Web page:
Company takeovers and non‑compete clausesOctober 2014
Imagine . . .
...just a few months after you purchased a company, a new, competing company opens up right across the street. You make a few inquiries, and what do you discover? The owner is the very same person who recently sold you his prior company.
Naturally, this worries you. The seller had clearly specified that he was planning to get out of the business. For that reason, he had no problem including a non-compete clause in the purchase contract. Under that clause, the seller was absolutely prohibited for 20 years from developing any competing activity within a radius of 100 kilometres of your company. Since you can see that you are starting to lose customers, you decide to talk to him about the situation.
The seller reacts coolly. He says that it is his good right to start up a new company and that you have to comply with the rules of the free market. When you draw his attention to the non-compete clause, he responds that, in his lawyer´s considered opinion, it is not worth the paper it was written on . . .
A brief clarification.
A company can be acquired in two ways. Either the buyer takes over all the assets and acquires the business in question directly (asset deal). Or the buyer takes over the shares and, through them, indirectly acquires control over the business in question (share deal).
The Belgian Civil Code contains several warranty obligations that protect every buyer. In an asset deal, these warranty obligations relate directly to the business. Even without a non-compete clause, the purchaser enjoys a limited protection vis-à-vis the seller, but the precise period and scope of the protection will be uncertain. With a share deal, the shares form the legal object of the transaction, not the underlying business. Thus conventionally there is no implicit non-compete obligation in share deals.
As a consequence, a buyer always does well to include an explicit non-compete clause in the acquisition contract. However, such a clause can be in conflict with the freedom of trade and industry and the competition law, so it has to be carefully delimited in time, space and with regard to the excluded activities.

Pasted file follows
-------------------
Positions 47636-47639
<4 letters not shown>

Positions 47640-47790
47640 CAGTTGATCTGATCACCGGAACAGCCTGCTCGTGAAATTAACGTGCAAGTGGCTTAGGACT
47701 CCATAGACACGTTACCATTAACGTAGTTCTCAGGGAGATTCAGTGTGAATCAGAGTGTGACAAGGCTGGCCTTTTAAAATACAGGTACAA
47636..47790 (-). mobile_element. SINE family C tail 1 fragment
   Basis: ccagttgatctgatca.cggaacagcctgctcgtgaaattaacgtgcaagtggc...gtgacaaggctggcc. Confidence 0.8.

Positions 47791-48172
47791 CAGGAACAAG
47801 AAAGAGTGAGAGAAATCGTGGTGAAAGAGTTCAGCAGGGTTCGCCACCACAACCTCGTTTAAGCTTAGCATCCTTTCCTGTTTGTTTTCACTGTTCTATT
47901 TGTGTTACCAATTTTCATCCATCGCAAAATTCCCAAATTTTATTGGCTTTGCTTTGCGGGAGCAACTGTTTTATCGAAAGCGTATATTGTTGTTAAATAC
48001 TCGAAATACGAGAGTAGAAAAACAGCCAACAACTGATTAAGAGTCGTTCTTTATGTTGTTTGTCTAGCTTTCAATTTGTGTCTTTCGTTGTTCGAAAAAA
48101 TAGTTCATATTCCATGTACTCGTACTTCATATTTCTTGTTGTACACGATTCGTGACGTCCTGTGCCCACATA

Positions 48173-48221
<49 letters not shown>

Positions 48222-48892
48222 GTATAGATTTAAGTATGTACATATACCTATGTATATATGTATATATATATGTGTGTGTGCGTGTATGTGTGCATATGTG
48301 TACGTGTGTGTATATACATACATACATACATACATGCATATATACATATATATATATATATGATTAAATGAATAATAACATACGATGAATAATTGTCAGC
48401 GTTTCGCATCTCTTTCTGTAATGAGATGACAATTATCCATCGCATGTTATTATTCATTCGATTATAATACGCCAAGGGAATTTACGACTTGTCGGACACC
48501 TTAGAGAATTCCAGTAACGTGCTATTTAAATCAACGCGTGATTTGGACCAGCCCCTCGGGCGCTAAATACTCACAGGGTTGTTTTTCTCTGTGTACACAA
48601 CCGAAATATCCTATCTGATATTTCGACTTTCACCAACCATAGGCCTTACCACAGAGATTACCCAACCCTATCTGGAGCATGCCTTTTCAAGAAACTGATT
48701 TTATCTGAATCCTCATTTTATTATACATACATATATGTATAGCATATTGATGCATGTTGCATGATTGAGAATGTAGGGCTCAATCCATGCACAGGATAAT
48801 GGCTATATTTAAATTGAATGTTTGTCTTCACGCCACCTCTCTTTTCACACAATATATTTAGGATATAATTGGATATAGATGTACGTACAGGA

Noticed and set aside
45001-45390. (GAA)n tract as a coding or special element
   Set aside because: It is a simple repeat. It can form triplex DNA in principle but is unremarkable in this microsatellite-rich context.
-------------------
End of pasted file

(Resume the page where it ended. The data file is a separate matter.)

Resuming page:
The duration of the clause may not be longer than the period that is necessary in order to bring in customers or bind them to you. This will differ from case to case, and in particular will depend on the type of business and the market in which the acquired company is active. In practice, a period of three years is common.
The non-compete clause must be territorially limited to the area within which the activities can actually be competitive with the acquired company.
Finally, the clause may only exclude activities that are directly associated with the activities of the transferred company. In principle, protection against competition by the seller on markets where the transferred company was not active is not authorised.
A non-compete clause that does not satisfy these parameters is invalid and null and void, so the buyer will not be able to rely on it.
How do you draw up a good, effective non-compete clause?
- A carefully-drafted non-compete clause is recommended for both asset deals and share deals.
- Make sure that the clause is carefully limited in time, space and with regard to the excluded activities. An excessively broad clause will be declared null and void and will offer no protection.
- Where possible, provide a lump-sum damages clause. In the event of violation of a non-compete clause, it is often very difficult for the buyer to estimate and prove the exact amount of the damage. It is therefore useful for a purchaser to establish in advance, on a lump-sum basis, what amount is owed for violations of the non-compete clause. In principle, such a contractual damages clause is valid, provided that the established amount reasonably corresponds to the foreseeable harm.
Want to know more?
The M&A Survey
The M&A Survey identifies the recurring elements in M&A transactions and the actual terms and conditions commonly used